Kenya’s shilling weakened after the central bank surprised the market by leaving its main lending rate unchanged to allow previous increases to work through the economy and as the inflation rate fell to a four-month low.
The currency of East Africa’s largest economy dropped as much as 1.3 percent to 102.10 per dollar before paring declines to trade 0.6 percent down at 101.42 by 10 a.m. in the capital, Nairobi. That extends losses this year to 11 percent amid sliding foreign-currency earnings from tourism and tea, the biggest sources of foreign exchange, and as the Federal Reserve prepares to raise interest rates, drawing investors to the dollar.
“The Kenyan shilling is still fundamentally vulnerable to a deeper correction given protracted fiscal and external deficits and how overvalued the local unit became over the past year on a real, trade-weighted basis,” Gareth Brickman, a market analyst at Johannesburg-based ETM Analytics, said in an e-mailed note.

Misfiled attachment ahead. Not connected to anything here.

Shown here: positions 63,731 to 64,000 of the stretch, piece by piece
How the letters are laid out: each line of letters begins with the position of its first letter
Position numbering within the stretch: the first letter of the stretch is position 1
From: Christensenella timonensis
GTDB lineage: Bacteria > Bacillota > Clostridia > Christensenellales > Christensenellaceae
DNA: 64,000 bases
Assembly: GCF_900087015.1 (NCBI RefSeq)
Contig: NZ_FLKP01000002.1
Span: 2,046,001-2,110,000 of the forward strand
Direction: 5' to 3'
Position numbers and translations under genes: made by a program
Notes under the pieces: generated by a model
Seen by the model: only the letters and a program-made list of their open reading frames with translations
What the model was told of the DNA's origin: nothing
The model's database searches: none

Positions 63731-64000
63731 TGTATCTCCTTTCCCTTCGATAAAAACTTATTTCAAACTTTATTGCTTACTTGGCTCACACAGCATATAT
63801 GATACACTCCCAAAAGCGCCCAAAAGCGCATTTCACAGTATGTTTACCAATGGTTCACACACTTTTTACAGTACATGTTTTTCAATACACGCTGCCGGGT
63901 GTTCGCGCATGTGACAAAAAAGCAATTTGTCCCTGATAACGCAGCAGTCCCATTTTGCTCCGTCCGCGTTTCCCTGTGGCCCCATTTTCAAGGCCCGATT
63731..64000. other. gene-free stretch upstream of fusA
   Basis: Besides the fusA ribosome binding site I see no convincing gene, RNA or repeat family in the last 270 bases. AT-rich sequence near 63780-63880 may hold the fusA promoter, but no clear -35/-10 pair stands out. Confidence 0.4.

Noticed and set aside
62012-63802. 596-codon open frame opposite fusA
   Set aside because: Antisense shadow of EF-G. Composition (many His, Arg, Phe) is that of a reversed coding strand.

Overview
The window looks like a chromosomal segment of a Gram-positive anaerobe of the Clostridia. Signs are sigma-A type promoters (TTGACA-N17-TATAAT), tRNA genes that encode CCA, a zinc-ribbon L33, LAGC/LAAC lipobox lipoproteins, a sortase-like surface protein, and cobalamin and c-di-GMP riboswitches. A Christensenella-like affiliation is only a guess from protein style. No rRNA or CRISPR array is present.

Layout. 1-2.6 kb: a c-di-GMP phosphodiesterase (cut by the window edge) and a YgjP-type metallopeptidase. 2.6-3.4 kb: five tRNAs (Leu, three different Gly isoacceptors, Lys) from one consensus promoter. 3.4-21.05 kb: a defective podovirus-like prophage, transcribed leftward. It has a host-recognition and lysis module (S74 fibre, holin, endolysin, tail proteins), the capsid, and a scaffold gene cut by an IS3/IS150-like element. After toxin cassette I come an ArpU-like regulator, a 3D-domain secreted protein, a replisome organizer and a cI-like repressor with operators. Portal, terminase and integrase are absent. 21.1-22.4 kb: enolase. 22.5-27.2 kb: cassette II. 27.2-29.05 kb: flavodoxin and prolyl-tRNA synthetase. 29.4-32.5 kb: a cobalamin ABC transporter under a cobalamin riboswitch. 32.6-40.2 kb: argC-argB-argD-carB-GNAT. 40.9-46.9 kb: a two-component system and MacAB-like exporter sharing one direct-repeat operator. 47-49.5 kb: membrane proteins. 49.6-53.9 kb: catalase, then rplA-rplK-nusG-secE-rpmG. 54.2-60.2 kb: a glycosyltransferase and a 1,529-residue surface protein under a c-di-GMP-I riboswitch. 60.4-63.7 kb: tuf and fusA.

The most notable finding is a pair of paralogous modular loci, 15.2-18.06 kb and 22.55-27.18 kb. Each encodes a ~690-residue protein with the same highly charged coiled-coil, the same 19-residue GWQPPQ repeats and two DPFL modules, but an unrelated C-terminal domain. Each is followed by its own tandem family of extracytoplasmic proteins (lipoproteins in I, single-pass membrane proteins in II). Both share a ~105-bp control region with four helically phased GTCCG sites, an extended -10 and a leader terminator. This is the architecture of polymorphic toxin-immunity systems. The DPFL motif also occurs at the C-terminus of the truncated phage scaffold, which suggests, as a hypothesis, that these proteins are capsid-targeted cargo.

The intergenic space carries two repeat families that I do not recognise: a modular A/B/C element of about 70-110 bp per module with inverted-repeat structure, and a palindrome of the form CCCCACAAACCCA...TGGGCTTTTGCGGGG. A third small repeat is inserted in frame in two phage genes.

The Monetary Policy Committee kept the key rate at 11.5 percent in the second meeting chaired by Governor Patrick Njoroge. Four of 14 economists surveyed by Bloomberg predicted the decision, while the rest forecast increases of 50 basis points to 200 basis points. Policy makers had raised the rate by a total of 300 basis points in the past two meetings to help bolster the shilling and curb price pressures.
Inflation eased to 6.6 percent in July from 7 percent in the previous month, remaining below the upper end of the government’s 2.5 percent to 7.5 percent target range.